Right now it would have to be the distinct lack of concern with philosophy in our culture, and the damage the compartmentalization caused by modern education is doing to our society. I want to make the case for philosophy, and for changing cultural perceptions by changing how we teach our children to learn, and how to interact with each other and the world. Most of all I want to talk about things that other people want to talk about with me. I want to have conversations about everything, and write down my thoughts, share them with others and receive their thoughts on the subject in return. I love philosophy because it is such a big place, because the universe is a big place, and discovering how things are connected is the greatest adventure I can imagine.

Sunday, April 7, 2013

Modern Entitlement: The Government as a Resource

Today I want to talk about what I believe to be one of the most dangerous trends in modern society. The view of the government as a resource. When one hears the terms “entitlement” or “welfare state” political rhetoric has trained us to think of the poor. Our minds have been trained to perceive welfare and entitlement as the domain of the welfare queen, a lazy person that pursues the life strategy of suckling at the teat of the government. These people do exist, though I would argue that the majority of those in need receiving some form of government aid take it in good faith, and why should they not? After all, entitlement is not, as we have been led to believe, solely the domain of the poor. Many of the wealthy, indeed some of the largest corporations in the world, also believe themselves to be entitled to free money. This is because the culture of entitlement in this country is far more pervasive than we have been led to believe. The poor are not the only people out there that seek government assistance to maintain the state of their existence.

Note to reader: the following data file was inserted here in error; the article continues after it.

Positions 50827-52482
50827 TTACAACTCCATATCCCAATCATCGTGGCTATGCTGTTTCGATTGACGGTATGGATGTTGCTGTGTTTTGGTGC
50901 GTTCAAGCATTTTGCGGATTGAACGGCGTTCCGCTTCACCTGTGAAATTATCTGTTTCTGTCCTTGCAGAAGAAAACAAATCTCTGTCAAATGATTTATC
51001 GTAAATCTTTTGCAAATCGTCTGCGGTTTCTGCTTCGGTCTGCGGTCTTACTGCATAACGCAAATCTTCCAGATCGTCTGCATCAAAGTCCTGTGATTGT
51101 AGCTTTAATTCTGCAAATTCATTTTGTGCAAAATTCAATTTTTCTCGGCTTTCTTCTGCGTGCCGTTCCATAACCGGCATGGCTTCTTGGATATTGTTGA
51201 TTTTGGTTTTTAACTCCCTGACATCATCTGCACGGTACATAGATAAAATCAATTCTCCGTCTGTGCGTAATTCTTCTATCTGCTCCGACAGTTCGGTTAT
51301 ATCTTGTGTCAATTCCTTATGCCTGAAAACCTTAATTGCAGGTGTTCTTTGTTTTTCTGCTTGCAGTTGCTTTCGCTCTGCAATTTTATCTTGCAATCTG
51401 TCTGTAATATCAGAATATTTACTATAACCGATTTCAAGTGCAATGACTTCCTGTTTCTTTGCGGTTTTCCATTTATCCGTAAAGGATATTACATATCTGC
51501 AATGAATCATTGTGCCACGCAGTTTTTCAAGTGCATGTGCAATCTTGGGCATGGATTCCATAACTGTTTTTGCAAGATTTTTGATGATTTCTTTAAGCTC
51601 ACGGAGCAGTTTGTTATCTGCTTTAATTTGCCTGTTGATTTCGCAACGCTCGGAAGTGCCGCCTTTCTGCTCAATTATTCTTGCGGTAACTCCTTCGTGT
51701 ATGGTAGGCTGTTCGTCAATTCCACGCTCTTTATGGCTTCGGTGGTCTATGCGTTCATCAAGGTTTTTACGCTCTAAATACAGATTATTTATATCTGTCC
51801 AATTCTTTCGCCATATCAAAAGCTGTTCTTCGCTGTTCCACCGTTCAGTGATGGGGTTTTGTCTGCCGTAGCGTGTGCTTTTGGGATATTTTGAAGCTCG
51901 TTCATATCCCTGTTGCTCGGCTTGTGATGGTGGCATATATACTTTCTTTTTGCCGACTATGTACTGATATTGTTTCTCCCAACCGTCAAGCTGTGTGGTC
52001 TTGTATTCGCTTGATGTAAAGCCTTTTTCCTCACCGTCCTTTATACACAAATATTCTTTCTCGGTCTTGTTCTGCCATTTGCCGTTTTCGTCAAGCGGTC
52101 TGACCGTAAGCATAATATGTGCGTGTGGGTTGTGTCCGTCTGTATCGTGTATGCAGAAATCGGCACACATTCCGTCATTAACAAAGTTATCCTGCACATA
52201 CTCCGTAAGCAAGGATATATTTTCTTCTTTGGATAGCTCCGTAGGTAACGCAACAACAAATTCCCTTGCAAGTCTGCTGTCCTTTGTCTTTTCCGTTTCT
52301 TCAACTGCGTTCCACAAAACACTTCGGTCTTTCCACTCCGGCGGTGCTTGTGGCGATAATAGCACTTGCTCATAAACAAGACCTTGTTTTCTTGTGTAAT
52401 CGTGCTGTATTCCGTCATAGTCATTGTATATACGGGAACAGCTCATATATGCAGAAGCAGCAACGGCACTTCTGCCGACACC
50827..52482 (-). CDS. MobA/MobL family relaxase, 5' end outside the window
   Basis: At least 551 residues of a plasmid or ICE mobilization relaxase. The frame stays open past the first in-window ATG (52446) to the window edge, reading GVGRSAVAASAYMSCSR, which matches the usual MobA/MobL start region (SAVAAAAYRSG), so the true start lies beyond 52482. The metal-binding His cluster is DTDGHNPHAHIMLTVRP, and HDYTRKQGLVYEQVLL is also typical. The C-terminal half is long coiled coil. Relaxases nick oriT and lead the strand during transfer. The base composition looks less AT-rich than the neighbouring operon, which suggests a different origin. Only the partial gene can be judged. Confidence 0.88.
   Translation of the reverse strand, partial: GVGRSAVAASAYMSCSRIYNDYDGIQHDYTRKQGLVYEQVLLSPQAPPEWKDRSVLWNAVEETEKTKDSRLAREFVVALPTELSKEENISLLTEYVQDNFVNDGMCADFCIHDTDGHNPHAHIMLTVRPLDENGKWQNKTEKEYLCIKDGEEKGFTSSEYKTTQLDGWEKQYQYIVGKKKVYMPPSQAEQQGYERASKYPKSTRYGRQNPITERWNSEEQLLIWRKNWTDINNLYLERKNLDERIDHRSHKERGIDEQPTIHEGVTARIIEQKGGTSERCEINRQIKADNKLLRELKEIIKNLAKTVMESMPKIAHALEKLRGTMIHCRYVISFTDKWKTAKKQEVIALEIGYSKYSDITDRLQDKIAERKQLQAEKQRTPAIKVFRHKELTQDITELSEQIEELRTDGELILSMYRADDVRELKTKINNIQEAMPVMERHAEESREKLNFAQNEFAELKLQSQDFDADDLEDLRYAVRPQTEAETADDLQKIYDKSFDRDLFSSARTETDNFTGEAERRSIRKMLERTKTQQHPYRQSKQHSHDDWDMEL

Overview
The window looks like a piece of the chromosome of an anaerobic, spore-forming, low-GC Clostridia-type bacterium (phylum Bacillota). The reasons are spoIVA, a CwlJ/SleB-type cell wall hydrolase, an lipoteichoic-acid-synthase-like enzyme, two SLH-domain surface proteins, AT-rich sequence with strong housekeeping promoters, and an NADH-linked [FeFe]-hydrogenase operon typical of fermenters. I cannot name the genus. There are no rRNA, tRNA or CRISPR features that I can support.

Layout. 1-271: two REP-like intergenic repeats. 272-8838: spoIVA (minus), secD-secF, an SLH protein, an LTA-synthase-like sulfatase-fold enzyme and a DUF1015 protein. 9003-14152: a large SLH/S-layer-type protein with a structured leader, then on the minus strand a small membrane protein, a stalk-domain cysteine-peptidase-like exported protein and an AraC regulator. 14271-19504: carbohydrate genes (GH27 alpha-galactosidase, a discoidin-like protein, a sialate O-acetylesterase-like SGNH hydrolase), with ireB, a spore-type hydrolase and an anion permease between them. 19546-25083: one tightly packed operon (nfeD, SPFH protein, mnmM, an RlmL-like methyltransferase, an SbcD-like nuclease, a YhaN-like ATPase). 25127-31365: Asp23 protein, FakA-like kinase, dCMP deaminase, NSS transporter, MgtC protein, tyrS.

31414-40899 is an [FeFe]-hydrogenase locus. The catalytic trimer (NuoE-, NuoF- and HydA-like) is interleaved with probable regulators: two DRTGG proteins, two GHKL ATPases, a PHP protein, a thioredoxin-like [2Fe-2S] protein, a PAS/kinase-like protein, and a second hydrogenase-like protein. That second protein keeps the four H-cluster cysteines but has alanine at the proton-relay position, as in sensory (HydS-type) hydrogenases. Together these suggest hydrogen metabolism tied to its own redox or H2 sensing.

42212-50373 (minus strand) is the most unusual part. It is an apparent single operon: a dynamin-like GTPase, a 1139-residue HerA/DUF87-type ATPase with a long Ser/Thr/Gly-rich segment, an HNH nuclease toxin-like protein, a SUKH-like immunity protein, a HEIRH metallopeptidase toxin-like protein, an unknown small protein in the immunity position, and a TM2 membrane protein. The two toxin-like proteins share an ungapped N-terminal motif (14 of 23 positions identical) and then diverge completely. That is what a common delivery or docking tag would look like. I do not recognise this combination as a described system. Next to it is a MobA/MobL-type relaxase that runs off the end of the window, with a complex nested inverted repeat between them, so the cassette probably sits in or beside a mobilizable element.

The more extreme of the conservative pundits shout loud and long about all of the awful poor people that want the government to pay for luxuries such as housing and food. These same conservative pundits seem to ignore the other side of the coin, the entitled rich. We must ask ourselves why so much hullabaloo is made about one kind of entitlement, and not the other. Why are the poor not deserving of help and food, but few cry foul when the government subsidizes massive energy conglomerates, banks, oil companies, and agriculture corporations? This says nothing of our nation’s habit of propping up dictators and fellow democracies alike with foreign aid.